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Sponsored • POCT

This market will boom

The turnover in POCT diagnostics will continue to increase substantially according to participants in an ‘In Vitro Diagnostic Products’ meeting held in Toronto, Canada last October. Sponsored by the German Institute for Standardisation, the event included participation by the DIN Standards Committee Medicine (NAMed; NA 063) and the Working Committee on Point of Care Testing (POCT) (NA…

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News • Research

Neurons constantly rewrite their DNA

Johns Hopkins scientists have discovered that neurons are risk takers: They use minor ‘DNA surgeries’ to toggle their activity levels all day, every day. Since these activity levels are important in learning, memory and brain disorders, the researchers think their finding will shed light on a range of important questions.

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Research on injectable oriented hydrogels for spinal cord repair

The research objective of Dr.-Ing. Laura De Laporte, junior group leader at DWI – Leibniz Institute for Interactive Materials in Aachen, is to develop a minimally invasive therapy for spinal cord injury. Her goal and her scientific approach to develop an injectable material with the ability to provide biochemical and physical guidance for regenerating nerves across the injury site, was selected…

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Sponsored • Celebration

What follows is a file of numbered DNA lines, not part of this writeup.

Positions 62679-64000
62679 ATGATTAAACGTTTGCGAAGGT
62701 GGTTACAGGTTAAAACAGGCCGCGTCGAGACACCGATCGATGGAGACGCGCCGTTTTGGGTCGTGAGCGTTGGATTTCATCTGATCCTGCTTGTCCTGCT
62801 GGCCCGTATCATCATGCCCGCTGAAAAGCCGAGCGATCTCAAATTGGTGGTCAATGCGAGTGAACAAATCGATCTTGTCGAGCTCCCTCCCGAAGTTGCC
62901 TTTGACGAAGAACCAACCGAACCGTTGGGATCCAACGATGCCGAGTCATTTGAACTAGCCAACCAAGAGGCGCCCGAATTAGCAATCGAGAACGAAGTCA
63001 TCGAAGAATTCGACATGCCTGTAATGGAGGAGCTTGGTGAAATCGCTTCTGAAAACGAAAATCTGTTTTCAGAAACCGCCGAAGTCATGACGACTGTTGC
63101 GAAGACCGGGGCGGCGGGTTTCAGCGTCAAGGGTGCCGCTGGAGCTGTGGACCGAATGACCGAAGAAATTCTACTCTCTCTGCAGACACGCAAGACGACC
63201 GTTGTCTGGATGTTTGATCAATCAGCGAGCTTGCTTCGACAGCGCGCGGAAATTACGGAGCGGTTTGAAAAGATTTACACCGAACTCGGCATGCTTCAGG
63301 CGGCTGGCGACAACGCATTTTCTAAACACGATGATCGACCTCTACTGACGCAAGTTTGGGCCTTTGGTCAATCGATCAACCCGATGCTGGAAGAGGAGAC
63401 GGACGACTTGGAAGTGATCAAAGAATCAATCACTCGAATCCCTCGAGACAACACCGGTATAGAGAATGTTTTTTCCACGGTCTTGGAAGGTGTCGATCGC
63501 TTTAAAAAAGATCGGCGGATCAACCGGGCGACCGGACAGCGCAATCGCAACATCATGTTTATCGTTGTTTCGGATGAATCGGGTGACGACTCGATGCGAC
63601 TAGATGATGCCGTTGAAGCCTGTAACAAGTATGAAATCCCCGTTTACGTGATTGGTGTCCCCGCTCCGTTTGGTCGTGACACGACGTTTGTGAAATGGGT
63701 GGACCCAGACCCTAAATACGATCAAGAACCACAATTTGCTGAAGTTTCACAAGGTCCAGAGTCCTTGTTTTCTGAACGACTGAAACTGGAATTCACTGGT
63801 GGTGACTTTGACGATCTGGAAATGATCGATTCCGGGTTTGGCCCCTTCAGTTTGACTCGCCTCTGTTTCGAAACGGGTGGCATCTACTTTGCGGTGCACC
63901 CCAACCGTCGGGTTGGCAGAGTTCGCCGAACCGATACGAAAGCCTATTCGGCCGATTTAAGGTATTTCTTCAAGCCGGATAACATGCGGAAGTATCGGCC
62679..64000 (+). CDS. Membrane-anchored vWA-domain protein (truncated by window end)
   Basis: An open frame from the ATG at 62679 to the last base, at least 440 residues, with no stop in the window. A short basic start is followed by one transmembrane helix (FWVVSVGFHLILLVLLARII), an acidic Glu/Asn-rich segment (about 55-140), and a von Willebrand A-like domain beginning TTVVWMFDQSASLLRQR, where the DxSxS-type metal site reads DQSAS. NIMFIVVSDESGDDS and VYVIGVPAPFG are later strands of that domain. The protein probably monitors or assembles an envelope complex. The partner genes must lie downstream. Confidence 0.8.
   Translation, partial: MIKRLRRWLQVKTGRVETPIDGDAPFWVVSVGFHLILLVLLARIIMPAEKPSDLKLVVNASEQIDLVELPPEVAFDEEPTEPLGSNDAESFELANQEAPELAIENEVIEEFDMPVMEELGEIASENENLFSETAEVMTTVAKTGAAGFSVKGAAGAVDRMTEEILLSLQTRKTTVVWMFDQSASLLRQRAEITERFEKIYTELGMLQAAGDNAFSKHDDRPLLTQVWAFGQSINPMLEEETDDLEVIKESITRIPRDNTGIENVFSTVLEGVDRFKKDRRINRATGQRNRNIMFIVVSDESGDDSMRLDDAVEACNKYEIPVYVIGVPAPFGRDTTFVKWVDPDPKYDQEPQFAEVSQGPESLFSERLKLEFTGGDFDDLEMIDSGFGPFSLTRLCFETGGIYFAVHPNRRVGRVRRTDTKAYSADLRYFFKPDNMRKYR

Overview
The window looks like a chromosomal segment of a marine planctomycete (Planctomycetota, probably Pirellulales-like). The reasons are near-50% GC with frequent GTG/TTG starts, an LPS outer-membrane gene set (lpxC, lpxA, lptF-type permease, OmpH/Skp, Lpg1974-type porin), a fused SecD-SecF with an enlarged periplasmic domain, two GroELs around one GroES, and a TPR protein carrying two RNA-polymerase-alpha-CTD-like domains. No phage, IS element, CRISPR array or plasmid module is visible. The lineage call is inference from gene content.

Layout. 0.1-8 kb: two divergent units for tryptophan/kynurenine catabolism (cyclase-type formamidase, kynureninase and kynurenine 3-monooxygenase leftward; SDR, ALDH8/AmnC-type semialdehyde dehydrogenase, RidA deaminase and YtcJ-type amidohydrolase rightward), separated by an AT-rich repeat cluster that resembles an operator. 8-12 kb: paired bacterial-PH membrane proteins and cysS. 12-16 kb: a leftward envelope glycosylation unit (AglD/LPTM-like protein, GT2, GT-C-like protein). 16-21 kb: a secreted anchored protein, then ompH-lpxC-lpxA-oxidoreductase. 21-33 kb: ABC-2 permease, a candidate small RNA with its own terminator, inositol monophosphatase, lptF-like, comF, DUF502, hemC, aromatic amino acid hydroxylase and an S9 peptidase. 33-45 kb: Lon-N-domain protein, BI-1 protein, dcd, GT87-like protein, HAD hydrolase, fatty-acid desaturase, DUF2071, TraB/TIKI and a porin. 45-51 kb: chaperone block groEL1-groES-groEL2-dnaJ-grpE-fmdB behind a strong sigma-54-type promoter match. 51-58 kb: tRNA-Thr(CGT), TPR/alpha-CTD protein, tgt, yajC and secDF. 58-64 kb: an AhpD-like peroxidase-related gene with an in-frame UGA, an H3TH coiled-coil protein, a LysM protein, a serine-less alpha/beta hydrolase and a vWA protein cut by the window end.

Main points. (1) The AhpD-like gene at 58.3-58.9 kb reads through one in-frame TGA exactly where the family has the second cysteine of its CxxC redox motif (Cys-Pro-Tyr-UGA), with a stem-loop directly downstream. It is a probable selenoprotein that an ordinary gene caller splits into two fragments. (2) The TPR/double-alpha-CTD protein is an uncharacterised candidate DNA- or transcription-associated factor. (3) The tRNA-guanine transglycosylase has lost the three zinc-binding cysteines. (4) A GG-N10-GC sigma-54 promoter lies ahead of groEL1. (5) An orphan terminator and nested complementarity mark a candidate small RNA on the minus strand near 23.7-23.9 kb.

Japanese firm celebrates 140 successful years

The son of a craftsman making Buddhist altars, he was driven to create instruments for physics and chemistry. Attending the Physics and Chemistry Research Institute he gained experience with a variety of technologies and fields of expertise. He was convinced that Japan, as a should work towards becoming a leader in science. At the dawn of the industrial revolution and scientific age in 1875 he…

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Article • Infection Control

POCT accelerates diagnosis of STDs

Trichomonias, with an estimated 187 million cases, and Chlamydia with around 100 million, are the most prevalent sexually transmitted diseases (STDs), according to the World Health Organisation (WHO). There are approximately 36 million cases each of gonorrhoea and syphilis. HIV1/2 cases are around 34 million. Report: Cynthia Keen

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Tiny nanodevice monitors cancer treatment

A tiny nanoscale device can accurately measure a patient’s blood for methotrexate – a commonly used but potentially toxic cancer drug – in under 60 seconds, according to biomedical instrument designer Jean-François Masson, and Joelle Pelletier, a DHFR enzyme specialist, both at the Chemistry Department, University of Montreal.

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News • manufacturer

Cutting the risks of injury and contamination

Austrian firm Greiner Bio-One is presenting products for the pre-analysis and diagnostics industry at this year’s Medica. Vacuette safety products have been developed to minimise this risk of injuries from contaminated puncture devices – a significant safety hazard to healthcare workers, the firm underlines.